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Warrington's historic phone box - and post box!
8:00am Friday 25th April 2014 in News
PHONEBOX fans have come from far and wide to picture it but now a campaign has been launched to see the unusual combination of phone and postbox on Bridge Foot restored.
The bright red box near Mr Smiths is believed to be one of just five ‘K4 designs’ left in the country.
But after finding it looking ‘shabby and in disarray’ Latchford resident Rebecca Rowley is now calling for the box to be restored and protected.
The 31-year-old history enthusiast said: “My auntie had been watching a BBC4 programme that mentioned it was very rare and one of the few remaining ones was in Warrington.
“She used to live in the town and remembered it and asked my mum and dad to go have a look but they were so disappointed to find it in disarray.
“It’s a shame to let something which is a piece of history go to wrack and ruin.
“It should be fixed up and perhaps also listed by the council as it’s a nice thing for Warrington to have.”
Research suggests K4 boxes were produced between 1929 and 1935 which in Warrington would fit with the opening of the Ritz cinema and the remodelling of the landscape around it.
The K4 was built to provide the services of a telephone kiosk and post office incorporating a stamp vending device and letter box and was one of only 50 produced.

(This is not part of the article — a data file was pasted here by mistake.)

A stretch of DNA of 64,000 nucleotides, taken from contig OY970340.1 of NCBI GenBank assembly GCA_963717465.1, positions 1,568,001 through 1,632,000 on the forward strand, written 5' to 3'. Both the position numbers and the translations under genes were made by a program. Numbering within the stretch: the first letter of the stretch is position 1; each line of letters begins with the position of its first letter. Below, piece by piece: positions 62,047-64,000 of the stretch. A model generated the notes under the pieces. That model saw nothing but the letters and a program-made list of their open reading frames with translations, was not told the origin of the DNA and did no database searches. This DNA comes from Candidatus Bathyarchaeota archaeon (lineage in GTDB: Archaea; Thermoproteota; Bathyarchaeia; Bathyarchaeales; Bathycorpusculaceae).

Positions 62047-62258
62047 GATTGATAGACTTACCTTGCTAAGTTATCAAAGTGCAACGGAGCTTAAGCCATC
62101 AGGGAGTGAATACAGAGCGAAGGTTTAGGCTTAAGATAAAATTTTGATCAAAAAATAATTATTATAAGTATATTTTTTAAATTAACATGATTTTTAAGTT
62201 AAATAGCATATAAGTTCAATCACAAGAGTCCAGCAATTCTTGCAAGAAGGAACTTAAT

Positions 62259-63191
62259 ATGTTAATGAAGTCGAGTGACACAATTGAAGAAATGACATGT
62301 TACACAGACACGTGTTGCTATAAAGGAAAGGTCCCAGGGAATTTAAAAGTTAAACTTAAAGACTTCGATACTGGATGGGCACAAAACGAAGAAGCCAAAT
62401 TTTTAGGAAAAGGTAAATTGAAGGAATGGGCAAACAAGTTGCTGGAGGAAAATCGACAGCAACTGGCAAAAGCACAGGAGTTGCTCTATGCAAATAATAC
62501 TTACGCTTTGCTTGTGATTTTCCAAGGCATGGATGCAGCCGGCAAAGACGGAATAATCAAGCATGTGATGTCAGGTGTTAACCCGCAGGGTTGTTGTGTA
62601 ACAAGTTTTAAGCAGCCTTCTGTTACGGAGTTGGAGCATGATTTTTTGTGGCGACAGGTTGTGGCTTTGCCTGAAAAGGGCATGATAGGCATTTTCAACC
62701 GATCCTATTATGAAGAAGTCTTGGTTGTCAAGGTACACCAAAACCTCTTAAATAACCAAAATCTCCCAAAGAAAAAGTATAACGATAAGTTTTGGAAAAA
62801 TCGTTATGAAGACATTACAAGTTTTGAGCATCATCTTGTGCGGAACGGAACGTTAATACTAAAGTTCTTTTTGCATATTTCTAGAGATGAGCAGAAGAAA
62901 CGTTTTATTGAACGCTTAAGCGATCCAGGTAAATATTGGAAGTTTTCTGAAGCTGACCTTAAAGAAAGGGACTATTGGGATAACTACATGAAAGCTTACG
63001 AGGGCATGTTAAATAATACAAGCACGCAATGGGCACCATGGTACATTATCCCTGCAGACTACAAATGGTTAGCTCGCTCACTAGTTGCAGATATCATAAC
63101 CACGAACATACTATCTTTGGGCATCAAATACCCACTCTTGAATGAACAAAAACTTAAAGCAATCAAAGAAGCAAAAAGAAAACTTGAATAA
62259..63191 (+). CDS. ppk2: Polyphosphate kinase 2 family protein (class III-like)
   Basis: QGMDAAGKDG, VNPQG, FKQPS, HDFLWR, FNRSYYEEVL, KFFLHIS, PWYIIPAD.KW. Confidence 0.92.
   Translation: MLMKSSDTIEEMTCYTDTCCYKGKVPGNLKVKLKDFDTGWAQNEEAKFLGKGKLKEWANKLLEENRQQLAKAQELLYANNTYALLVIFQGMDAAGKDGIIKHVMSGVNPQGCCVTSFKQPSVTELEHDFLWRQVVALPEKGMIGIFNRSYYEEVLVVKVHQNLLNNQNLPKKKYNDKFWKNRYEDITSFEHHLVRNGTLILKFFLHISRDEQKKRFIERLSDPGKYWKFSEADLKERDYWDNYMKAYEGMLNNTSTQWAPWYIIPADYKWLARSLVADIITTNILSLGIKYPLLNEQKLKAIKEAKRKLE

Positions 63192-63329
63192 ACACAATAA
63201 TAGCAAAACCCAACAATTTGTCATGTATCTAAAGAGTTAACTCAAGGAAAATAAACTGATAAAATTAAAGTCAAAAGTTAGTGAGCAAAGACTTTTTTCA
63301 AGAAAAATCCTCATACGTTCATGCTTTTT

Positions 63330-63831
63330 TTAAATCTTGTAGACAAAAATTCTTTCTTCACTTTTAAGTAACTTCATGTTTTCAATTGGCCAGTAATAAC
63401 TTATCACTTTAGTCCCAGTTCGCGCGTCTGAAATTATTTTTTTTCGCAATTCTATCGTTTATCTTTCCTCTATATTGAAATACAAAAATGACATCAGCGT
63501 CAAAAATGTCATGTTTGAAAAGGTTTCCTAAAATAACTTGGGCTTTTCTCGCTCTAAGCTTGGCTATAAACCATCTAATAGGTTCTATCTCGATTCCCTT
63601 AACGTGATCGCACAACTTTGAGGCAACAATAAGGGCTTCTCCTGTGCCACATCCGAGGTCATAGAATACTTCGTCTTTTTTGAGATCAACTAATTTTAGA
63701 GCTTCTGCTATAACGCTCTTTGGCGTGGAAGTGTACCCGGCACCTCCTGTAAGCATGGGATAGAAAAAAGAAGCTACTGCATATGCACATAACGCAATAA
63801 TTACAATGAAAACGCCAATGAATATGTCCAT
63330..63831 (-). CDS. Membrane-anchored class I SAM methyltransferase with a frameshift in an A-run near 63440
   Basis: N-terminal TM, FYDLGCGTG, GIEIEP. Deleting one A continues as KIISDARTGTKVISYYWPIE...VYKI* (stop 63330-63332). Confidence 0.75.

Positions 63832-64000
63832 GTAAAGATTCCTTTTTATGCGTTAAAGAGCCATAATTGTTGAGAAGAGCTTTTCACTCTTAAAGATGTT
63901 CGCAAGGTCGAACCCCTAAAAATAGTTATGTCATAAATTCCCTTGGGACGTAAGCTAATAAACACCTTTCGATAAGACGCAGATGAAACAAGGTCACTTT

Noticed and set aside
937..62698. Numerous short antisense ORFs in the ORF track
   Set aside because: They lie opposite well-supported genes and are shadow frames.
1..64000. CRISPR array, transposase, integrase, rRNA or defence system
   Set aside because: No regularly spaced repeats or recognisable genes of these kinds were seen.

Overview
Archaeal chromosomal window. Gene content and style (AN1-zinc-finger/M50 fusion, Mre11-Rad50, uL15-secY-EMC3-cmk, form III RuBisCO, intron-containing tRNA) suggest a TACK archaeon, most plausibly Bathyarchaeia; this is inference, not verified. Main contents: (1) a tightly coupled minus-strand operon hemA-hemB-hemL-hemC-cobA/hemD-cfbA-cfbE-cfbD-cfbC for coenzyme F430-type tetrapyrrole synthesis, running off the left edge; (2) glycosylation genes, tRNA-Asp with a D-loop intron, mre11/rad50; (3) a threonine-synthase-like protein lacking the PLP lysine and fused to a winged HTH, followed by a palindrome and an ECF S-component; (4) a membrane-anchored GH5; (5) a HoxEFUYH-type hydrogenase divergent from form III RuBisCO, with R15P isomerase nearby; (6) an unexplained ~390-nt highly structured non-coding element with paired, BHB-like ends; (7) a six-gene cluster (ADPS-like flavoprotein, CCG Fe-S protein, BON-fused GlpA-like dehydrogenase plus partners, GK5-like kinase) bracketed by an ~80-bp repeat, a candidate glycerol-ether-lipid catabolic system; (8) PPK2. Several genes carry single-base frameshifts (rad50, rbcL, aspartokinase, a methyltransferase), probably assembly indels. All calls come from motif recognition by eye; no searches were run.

Their popularity was hindered by their shape as they were much larger than other designs and the noise of the stamp vending machine interfering with telephone calls and damp penetrating the machine and affecting the dispensing of the rolls of stamps.
In 2010 the Warrington Guardian reported the Letter Box Study Group visited the hybrid phonebox and chairman Andrew Young, from Appleton, agrees it should be preserved.
He added: “The box used to be on Mersey Street with two ordinary ones either side in the early 1980s.
“We know there is another one still in use in Frodsham too.
“I think it’s worthy of listing but we would be fighting a losing battle as letter boxes can no longer be listed but it is worthy of being looked after and preserved.”
The council did not wish to comment.
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